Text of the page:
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Closing the Entrepreneurship Funding Gap: Challenges Faced by Legacy Businesses in Rural Iowa

There's a gap in entrepreneurship that I've talked about before, but never quite in this way. The other day, I was on a survey with two national small business advocate organizations, and I broke it down like this.

So I thought maybe this breakdown would be helpful here as well.

To me, entrepreneurship happens in three primary buckets:

1. Legacy Businesses: These are mom-and-pop, craft and brick and mortar businesses that usually stay intentionally small (or do they? More on that later).

2. Service-based Businesses: Easier to scale as solo-works, which keeps overhead low, they align well with technology, and their model is built to prioritize service.

3. Start-ups: Businesses that are capable of scaling and can start small with low overhead.

While there are many businesses outside of these three categories, this makeup represents the majority from my perspective. Regardless of whether you are in the entrepreneur world or not, you've probably heard about funding, grants, and loans for businesses. Funding is where the gap exists, and I believe this gap is contributing to the decline of rural communities.

The likelihood that the next Apple is being built in the garage of a rural community is low, right? It's even lower if you're in Iowa because work would have to stop for half the year to survive the winter. Anyway, the majority of businesses being built in rural communities fall into the Legacy bucket, which means they will likely stay small.

The funding gap is harming these businesses, as I explained on my survey call. If you intend to stay small, you likely won't qualify for help or capital access (like shark tank investors). Furthermore, you also won't qualify for traditional loans since you haven't been around long enough or have "good" enough numbers to justify the bank's investment (traditional banks typically require three to five years of financial data).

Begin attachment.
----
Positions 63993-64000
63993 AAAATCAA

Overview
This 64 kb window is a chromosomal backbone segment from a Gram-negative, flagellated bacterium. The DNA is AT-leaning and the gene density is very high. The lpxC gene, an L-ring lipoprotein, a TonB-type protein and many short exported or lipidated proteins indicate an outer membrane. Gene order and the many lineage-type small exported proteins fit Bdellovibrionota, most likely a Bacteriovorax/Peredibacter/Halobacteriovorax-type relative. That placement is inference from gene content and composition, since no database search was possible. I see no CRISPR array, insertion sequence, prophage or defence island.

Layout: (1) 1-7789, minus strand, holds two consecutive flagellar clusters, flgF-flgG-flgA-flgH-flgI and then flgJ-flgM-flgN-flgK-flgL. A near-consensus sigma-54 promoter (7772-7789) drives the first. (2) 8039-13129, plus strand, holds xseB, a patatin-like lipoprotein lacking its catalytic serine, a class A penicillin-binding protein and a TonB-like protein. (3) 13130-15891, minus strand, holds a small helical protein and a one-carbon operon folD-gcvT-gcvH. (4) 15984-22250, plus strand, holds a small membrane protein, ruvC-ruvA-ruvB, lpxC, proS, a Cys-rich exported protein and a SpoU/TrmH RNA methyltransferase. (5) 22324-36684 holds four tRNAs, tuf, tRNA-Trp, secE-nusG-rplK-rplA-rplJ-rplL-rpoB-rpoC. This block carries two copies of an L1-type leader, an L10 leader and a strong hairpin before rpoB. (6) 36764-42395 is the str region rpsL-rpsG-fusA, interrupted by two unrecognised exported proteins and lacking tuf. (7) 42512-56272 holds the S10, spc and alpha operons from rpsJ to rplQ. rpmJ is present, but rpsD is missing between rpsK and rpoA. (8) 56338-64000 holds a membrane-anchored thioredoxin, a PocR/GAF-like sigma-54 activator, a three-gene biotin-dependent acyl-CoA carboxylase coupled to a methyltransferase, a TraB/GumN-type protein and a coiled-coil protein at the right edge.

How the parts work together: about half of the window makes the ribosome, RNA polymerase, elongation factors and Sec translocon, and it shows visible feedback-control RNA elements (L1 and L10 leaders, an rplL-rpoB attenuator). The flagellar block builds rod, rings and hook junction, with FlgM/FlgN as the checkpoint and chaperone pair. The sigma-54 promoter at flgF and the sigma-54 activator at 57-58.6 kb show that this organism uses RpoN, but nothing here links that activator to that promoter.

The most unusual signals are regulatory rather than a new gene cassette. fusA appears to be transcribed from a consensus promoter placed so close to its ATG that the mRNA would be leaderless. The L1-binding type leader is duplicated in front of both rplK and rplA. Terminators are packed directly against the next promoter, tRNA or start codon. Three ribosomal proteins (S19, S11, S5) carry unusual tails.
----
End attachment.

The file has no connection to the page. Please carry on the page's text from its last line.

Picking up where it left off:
These small business organizations are frustrated because they often have to return money; it's not being used for loans to these small businesses. But the actual "small" business can't access it early enough to survive. So two things happen: Those organizations have to give that money back since its not being used. Meanwhile, a small business owner can't get access to good credit opportunities (like the organization's low-percentage loans), so to survive, they tap into predatory credit offerings (credit cards, loans with outrageous terms).

Then, IF they manage to survive and reach the three to five-year mark where they FINALLY qualify for good loans, the bank says no because they have too much bad debt. So once again, they are sunk and forced to depend on predatory offers to survive.

The call ended with this question: How do you think we can make it better? To which I replied, "It's fine if these business owners can't access $100,000 early on, but let's build access to something so they aren't shooting themselves in the foot just trying to survive."

I went on to suggest providing different levels of loans with education and an understanding of financials to position your company to be loanable in the future, rather than educating and shaming once you are "ready."

Now, I often reflect on how things worked back in the day. Why was small-town Iowa successful at one point? Because I truly believe if it was once, it can be again. But the difference is summed up in a story a retiring business owner told me yesterday.

"Hanna," he said, "You used to get money for a business based on character, not numbers." I believe that quote sums up the situation of small towns across the country. Small businesses used to utilize small community banks because they would fund what those communities needed, not just what the numbers said. They trusted business owners to make it happen, not just the numbers.

Now, that all small banks are big banks... I fear that all small businesses must look like big businesses to get access to capital. My bigger fear is they never will, and so they will fail. Legacy businesses have heart and are the heart of communities, but without lenders seeing the heart behind the numbers, they won't last.

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